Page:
Microsoft launched a cloud version of PhotoDNA, which prevents people from uploading child pornography to websites.

Although the original suspects might have long since been caught and their victims freed, these illegal images continue to be traded online by other paedophiles.

The company has developed the PhotoDNA service in coordination with Darthmouth College in the year 2009. It is now available as a free service from the Azure Marketplace, allowing organizations to automatically detect child exploitation images on their services and report this illegal content to the National Center for Missing and Exploited Children and other law enforcement agencies.

PhotoDNA is reportedly ready to take on the 720,000 pictures of child pornography uploaded to the internet daily and help cleanse even the darkest parts of the web. It converts images into a common black-and-white format and uniform size, then divides the images into squares and assigns a numerical value that represents the unique shading found within each square.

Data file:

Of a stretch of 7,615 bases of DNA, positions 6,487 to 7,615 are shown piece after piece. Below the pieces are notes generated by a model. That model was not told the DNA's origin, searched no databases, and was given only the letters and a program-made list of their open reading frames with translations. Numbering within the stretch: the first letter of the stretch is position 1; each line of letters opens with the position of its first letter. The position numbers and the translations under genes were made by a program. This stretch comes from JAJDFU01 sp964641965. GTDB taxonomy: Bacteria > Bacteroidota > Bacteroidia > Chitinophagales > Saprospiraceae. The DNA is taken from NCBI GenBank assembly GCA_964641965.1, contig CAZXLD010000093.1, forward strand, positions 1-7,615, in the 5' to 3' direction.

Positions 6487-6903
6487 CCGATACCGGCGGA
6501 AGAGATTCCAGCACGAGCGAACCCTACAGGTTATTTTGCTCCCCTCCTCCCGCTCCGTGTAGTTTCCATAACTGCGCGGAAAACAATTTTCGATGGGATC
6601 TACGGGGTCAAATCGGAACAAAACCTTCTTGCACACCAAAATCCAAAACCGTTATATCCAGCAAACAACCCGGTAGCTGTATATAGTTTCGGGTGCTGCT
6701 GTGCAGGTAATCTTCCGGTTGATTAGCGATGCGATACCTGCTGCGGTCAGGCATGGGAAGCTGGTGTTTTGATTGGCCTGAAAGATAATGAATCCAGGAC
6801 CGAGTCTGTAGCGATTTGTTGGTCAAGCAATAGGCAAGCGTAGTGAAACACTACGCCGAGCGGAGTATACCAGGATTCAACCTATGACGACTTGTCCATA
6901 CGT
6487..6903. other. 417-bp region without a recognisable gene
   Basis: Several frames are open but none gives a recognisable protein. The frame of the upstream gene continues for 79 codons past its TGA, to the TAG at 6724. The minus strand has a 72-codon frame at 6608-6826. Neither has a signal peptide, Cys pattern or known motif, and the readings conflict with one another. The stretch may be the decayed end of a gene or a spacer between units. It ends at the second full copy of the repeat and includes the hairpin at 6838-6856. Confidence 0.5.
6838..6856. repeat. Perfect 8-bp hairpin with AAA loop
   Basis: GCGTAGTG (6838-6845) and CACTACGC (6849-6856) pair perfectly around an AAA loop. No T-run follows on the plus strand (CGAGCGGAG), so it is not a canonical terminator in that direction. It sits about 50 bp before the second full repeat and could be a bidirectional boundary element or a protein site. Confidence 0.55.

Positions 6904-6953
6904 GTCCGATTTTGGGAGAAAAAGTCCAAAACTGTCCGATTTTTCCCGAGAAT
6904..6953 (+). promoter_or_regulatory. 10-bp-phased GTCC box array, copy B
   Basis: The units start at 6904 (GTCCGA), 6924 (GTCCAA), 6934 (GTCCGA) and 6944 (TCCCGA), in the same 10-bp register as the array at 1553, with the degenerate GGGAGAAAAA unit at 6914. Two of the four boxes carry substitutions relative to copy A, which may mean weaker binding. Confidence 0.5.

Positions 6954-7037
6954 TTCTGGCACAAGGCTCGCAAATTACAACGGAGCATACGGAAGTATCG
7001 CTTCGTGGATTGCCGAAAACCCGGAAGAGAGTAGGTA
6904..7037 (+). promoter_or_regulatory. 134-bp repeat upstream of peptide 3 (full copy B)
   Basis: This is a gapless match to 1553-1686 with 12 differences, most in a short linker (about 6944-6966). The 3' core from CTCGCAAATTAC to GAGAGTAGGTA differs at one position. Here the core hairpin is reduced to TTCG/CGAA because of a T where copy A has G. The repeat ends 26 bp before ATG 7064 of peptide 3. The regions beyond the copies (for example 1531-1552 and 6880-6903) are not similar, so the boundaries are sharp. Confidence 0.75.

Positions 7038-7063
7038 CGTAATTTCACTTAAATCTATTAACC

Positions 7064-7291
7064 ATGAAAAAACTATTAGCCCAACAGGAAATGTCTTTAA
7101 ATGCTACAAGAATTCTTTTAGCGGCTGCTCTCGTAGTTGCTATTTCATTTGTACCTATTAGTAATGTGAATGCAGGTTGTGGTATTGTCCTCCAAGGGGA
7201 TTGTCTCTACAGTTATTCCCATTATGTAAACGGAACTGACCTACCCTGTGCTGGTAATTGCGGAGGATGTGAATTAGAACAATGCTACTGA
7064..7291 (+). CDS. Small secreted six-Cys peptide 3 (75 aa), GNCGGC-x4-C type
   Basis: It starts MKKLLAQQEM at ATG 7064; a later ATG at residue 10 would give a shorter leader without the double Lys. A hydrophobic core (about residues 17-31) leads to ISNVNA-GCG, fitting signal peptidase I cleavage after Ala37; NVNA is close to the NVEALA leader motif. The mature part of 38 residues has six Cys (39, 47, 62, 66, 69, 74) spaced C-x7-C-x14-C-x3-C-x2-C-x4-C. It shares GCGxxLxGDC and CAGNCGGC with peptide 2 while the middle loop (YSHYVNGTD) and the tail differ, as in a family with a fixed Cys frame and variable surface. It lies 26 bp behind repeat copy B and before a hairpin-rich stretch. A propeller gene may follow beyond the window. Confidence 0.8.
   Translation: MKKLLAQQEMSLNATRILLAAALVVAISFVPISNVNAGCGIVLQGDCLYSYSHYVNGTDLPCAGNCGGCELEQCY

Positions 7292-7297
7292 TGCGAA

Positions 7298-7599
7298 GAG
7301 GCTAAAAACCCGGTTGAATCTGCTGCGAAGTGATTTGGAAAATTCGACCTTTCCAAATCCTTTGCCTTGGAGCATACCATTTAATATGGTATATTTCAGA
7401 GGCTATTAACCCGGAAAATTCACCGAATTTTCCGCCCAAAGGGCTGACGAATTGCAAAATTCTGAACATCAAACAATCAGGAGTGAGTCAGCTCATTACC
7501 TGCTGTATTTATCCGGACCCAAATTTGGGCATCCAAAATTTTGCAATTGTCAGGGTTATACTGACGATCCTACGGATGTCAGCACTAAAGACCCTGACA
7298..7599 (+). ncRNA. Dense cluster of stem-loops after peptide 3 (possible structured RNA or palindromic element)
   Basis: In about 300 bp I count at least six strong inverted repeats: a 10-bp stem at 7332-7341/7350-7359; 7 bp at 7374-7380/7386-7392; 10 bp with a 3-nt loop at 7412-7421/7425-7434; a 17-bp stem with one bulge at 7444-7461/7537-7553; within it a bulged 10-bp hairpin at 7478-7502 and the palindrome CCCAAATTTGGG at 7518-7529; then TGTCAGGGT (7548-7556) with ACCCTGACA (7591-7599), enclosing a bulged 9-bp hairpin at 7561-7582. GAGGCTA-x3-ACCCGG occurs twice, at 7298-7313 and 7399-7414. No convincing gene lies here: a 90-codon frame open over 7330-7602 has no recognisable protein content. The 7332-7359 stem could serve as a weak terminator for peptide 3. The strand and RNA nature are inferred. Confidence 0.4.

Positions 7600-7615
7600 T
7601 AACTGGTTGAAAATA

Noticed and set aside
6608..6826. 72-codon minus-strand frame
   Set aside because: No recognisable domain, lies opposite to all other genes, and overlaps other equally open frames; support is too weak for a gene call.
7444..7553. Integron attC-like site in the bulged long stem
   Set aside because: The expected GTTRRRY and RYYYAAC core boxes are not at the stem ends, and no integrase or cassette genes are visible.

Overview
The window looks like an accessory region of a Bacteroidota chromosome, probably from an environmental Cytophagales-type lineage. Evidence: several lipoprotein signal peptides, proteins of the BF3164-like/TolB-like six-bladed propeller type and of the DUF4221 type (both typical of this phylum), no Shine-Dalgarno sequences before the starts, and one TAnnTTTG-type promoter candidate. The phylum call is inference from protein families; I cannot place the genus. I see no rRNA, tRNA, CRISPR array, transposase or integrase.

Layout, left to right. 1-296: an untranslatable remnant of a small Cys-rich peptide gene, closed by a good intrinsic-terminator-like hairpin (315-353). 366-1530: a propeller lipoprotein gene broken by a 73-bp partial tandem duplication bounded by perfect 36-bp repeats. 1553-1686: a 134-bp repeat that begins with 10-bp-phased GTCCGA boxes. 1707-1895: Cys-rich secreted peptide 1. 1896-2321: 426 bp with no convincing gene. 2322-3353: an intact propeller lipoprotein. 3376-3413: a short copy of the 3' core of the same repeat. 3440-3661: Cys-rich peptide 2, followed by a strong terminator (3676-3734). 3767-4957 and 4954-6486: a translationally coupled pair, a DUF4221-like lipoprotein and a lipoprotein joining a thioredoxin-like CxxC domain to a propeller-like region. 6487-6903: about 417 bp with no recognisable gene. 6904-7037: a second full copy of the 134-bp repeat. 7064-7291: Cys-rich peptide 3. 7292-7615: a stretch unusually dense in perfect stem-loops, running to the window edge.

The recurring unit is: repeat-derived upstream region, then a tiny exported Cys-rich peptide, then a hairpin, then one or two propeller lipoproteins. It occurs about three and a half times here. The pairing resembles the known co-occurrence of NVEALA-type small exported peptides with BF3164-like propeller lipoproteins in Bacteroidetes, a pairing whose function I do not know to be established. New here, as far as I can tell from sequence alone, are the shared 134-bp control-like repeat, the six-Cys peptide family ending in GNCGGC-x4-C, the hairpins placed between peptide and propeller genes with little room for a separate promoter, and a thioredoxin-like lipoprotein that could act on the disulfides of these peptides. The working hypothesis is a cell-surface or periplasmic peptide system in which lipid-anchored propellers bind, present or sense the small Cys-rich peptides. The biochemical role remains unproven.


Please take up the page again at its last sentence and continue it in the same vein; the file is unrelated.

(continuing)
The new service is being used by Kik, a mobile chat network, and Flipboard. Kik uses PhotoDNA service to identify the illegal images as they are being uploaded and removes them instantly. PhotoDNA not only takes down photos depicting child abuse, but it also blocks the user’s account and sends the user’s detail to law enforcements and proper authorities to take legal measures.

In addition, Microsoft says that it has enhanced the algorithm used to identify illegal images making PhotoDNA 1,000 times faster than previous versions.

The principal researcher, Larry Zitnick at Microsoft, has played a vital role in developing the technology.

According to Courtney Gregoire, a senior attorney at Microsoft’s Digital Crimes Unit, “Finding these known child sex abuse images in that huge universe is like finding a needle in a haystack”.